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What Is the Uniform Commercial Code A Business Guide

If you are looking for ways to invest your money, starting a unique business is a place to do it. According to a report, some start-ups in America continue to rise despite the pandemic.

Building your own business can have its challenges, especially in finances. That’s why you need to know what can help you beforehand during these times.

One of the things that you should know before starting a business is the Uniform Commercial Code. Do you want to know more about UCC? In this guide, you will learn all about UCC law.

UCC Definition

As per the ULC, UCC is a set of laws covering all commercial transactions in the United States. It’s not federal law but a uniformed law adopted by all states.

The Uniform Commercial Code consists of nine articles. These articles cover the sale of personal property and business transactions. These include borrowing, leasing, and selling goods or other items such as vehicles.

UCC Article and UCC Legislation

As mentioned, the Uniform Commercial Code includes nine articles. These articles address different commercial transactions in America. Here are the clauses inside the Uniform Commercial Code.

  • Article 1 – contains the “General Provisions and Definitions”
  • Article 2 – pertains to the “Sales”
  • Article 2A – talks about the “Leases”
  • Article 3 – has the “Negotiable Instrument”
  • Article 4 – determines “Bank Deposits and Collections”
  • Article 4A – explains “Fund Transfers”
  • Article 5 – states the “Letters of Credit”
  • Article 7 – has the “Documents of Title”
  • Article 8 – discuss the “Investment Securities”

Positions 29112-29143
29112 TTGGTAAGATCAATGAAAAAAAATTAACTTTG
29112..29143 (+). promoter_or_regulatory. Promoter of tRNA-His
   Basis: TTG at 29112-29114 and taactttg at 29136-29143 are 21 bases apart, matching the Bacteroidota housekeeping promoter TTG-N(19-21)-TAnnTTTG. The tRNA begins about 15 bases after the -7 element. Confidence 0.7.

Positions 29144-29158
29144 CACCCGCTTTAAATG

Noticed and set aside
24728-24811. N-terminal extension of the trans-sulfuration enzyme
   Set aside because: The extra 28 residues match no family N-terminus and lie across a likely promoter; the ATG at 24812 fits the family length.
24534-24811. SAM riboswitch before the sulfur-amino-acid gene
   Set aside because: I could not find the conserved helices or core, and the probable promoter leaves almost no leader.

• Article 9 – shows the “Secured Transactions”

The Uniform Law Commission or the NCCUSL handles all UCC legislation. Together with the ALI, they oversee the implementation and development of UCC laws.

Depending on the state, articles may vary, so check your state’s UCC law. For example, Louisiana does not apply Article 2 in its UCC law.

UCC Filing

UCC filing, also called liens or UCC-1, are legal documents that creditors file. It’s a public notice that the lender may claim the collateral that the debtor promises. Also, depending on the state you live in, UCC filing procedures may vary.

Before applying for a business loan, it’s vital to do UCC and lien searches first. Here is the information on a UCC-1 form:

  • Creditor’s name and address
  • Debtor’s name and address
  • Collateral description

There are two types of UCC-1, one is against specific collateral, and the other is blanket liens. The first one gives creditors interest in one asset rather than all assets owned by the business.

Blanket liens give the creditor interest in all assets owned by the lender. Lenders prefer this because it’s less risky and more secure.

UCC-1 lasts up to five years, but your lender may renew it if your loan is still active. After your payment is complete, you may file a UCC-3 to stop your loan.

Other Uniform Commercial Code Information

Lenders file the UCC-1 at the Secretary of State’s office where the debtor lives. Also, if you want to know if you have existing liens, check the SOS website.

Uniform Commercial Code has fees, and the price depends on the state. In New York, paper filing is $40, while electronic filing is $20.

Did you find this guide about the Uniform Commercial Code helpful? Check out our other articles, too!



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